The ride began in New York City on April 7th and will end at the end of June in San Francisco. Along the way, the pair plan to hold talks in 15 cities, and meet up with commuters, cycling enthusiasts and advocacy groups to find out what’s preventing people from cycling for the many short trips that they routinely make.
So, how did the whole trip come about?
March turned out to be a big month for auto sales in the United States. Reuters reported that total vehicle sales were up 13 percent for the month, ending the best quarter in terms of total sales since 2008.
The industry sees this as a sign of general economic recovery, but with high average gas prices prevailing at the pumps, hybrid cars and plug-in vehicles enjoyed a strong month, indicating fuel economy matters to many when making new car choices.
So what about plug-in electric vehicles? Without doubt, the sales figures for these vehicles are small by comparison with top selling vehicles today, but they could perhaps be a barometer reading for how these cars may do in the market over the next decade.
Treehugger reports that 10,000 General Motors customers, and another 20,000 citizens have signed a petition to urge the company to stop funding the Heartland Institute, due to that organization’s position of climate change denial.
To fund such denial – even if indirectly – would fly in the face of a building perception that GM is becoming a more environmentally responsible company, with an increased range of fuel efficient vehicles, and with perhaps the most demonstrative product of the new GM, being their halo car, the Volt.
Last week I attended the Commonwealth Club in San Francisco, where Climate One interviewed GM CEO, Dan Akerson, on the future of the auto industry and GM’s role within it. The action of the Heartland Institute was a topic that came up for discussion, and a clip of the segment can be seen here. So, what’s Mr Akerson’s take on GM’s role in the matter?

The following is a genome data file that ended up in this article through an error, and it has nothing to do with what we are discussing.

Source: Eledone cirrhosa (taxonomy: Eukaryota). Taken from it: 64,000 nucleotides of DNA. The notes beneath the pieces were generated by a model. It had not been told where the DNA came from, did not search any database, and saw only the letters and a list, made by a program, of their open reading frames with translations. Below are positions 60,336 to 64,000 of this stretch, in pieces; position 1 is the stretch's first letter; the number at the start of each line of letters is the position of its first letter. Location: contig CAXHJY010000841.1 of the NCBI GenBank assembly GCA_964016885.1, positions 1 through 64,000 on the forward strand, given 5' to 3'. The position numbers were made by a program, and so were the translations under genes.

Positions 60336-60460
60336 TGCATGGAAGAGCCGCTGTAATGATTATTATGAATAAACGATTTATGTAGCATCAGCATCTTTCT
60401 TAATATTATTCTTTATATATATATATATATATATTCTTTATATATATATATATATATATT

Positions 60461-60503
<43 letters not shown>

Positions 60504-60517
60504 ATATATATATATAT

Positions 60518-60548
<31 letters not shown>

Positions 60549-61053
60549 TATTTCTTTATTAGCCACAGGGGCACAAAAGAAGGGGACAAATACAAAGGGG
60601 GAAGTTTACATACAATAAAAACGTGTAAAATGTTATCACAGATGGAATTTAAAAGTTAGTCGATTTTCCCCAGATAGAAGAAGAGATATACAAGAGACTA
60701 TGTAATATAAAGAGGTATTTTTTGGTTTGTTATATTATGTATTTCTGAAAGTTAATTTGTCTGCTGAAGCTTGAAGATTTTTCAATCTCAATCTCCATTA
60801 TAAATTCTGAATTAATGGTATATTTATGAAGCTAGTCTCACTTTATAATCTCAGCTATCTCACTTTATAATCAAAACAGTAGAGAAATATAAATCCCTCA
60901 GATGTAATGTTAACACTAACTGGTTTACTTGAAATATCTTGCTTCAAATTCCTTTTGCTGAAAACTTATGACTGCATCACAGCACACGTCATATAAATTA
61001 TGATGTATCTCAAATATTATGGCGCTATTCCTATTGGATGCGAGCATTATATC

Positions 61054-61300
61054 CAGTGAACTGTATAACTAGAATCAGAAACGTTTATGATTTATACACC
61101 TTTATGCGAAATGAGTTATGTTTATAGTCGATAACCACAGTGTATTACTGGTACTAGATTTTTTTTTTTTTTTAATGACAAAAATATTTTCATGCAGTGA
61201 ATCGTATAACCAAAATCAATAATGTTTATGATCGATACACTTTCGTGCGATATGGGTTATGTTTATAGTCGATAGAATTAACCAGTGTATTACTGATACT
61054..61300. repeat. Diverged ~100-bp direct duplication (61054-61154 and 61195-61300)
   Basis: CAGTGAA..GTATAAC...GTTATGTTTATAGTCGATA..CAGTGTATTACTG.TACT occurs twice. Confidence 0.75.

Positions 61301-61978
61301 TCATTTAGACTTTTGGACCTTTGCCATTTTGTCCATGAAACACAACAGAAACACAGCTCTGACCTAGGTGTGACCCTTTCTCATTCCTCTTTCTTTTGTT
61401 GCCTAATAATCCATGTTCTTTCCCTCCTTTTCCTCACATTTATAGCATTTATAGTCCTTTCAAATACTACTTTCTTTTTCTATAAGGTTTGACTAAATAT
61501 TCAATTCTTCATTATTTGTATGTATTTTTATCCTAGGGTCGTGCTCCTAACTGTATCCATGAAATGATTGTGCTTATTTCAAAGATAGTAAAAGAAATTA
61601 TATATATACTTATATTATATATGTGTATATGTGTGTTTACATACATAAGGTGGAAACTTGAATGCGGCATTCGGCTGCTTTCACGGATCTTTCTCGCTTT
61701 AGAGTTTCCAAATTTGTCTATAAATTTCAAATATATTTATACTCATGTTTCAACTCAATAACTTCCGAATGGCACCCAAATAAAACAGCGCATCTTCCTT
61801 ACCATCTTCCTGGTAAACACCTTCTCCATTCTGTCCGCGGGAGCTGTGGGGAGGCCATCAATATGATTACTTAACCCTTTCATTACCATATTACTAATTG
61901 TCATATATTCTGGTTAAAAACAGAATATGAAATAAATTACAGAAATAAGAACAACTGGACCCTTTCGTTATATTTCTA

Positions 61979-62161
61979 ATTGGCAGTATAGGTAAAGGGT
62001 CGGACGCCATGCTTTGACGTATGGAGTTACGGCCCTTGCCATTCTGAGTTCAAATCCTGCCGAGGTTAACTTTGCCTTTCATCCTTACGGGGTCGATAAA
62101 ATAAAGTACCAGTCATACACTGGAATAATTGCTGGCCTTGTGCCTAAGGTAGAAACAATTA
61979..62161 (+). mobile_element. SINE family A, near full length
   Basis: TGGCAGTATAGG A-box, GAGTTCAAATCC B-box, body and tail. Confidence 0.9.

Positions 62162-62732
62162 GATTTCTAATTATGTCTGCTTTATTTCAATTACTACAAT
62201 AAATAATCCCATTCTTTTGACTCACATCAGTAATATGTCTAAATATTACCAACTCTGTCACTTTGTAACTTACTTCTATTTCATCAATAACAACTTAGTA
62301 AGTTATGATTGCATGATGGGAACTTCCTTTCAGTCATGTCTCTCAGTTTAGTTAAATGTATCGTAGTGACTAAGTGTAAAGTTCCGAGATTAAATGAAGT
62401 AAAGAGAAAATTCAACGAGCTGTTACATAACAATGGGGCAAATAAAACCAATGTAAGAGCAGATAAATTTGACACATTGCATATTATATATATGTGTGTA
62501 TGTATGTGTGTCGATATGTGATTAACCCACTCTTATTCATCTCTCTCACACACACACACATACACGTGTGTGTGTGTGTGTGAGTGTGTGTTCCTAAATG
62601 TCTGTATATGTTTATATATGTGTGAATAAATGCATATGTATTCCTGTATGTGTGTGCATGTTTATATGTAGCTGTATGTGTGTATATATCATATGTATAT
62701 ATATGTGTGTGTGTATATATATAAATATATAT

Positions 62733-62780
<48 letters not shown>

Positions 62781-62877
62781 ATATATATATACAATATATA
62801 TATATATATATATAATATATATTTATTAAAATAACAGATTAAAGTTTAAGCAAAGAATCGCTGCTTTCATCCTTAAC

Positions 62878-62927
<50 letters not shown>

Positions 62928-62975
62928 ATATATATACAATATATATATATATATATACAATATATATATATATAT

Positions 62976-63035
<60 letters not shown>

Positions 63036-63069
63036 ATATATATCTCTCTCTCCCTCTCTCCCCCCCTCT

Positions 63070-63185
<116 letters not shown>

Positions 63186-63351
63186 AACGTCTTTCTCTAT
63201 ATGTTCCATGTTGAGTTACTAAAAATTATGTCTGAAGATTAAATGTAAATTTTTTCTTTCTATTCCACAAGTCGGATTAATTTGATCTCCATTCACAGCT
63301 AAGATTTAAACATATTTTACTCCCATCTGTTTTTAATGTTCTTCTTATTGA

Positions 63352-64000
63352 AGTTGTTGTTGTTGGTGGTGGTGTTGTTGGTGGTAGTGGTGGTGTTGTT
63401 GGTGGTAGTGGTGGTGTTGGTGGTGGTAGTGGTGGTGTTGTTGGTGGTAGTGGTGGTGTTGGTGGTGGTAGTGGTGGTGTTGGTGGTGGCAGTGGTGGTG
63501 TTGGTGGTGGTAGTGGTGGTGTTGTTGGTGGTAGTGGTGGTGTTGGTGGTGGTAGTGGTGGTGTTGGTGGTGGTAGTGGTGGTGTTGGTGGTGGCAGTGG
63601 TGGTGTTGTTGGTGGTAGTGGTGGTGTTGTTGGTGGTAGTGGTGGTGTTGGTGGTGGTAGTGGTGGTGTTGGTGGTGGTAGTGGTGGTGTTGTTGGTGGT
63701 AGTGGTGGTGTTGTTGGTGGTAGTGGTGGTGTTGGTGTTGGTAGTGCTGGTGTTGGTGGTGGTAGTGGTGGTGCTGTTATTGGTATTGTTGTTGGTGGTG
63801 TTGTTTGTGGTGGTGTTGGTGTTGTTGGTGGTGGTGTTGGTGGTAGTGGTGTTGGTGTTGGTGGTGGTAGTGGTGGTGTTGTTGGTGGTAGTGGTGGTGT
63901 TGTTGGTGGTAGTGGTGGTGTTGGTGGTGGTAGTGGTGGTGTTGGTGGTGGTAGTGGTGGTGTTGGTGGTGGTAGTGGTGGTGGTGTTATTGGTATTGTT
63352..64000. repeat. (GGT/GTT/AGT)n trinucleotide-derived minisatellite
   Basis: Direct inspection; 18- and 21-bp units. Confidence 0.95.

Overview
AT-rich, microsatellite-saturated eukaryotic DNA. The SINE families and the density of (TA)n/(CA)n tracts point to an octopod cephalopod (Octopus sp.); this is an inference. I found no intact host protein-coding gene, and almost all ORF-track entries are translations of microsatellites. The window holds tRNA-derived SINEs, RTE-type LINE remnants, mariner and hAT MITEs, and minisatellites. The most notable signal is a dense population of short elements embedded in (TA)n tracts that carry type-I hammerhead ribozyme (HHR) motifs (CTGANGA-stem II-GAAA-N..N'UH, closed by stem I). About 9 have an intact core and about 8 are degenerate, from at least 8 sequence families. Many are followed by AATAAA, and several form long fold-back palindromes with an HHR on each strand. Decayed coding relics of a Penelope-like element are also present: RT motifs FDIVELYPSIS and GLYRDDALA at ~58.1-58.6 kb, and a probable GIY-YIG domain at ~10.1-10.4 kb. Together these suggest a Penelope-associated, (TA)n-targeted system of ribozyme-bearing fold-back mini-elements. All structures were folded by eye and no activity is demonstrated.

Every successful start-up begins with a great idea. But, of course, transforming a great idea into a viable business is anything but assured. Fortunately, help is at hand for the most promising enterprises.
Increasingly, entrepreneurs can turn to a growing number of start-up accelerators – organizations which provide seed funding, mentoring, work space and importantly, access to investors – all designed with the purpose of improving the odds of success, within a very short space of time.
Last fall, Greenstart, an accelerator focused specifically on the clean-tech industry, successfully completed its first program with a small cohort of four start-ups, and this week, they begin a second round with five new companies, and with a renewed focus.
I spoke to Mitch Lowe, Managing Partner of Greenstart to learn more about how Greenstart’s new focus will offer enhanced value to to cleantech entrepreneurs, and how it aligns with the key opportunities in the cleantech industry going forward.
The controversy over the European Union’s Emissions Trading Scheme (ETS), and the inclusion of airlines into the program from the beginning of this year, continues to escalate, with the announcement that China has banned its airlines from participating.
Under the European scheme, all carriers, regardless of nationality, must account for every metric ton of carbon emitted for any flight originating, or landing, in the EU. Carriers must then purchase allowances for 15 percent of their total emissions in Europe’s carbon markets.
China’s ban makes it illegal for their carriers to pay for these carbon allowances, as well as disallowing them from hiking ticket prices to account for them. Though China’s reaction is the strongest so far, they are not alone in opposing the ETS.
This March, Chevrolet will start providing customers with information on a number of the environmental features of their vehicles, via “Ecologic” environmental window labels that will initially appear on the 2012 Sonic, the company’s new sub-compact car.
Later on, labeling will be rolled out across the entire 2013 vehicle line in North America, and in doing so, Chevrolet will be the first automotive brand to provide a label of this kind on its vehicles.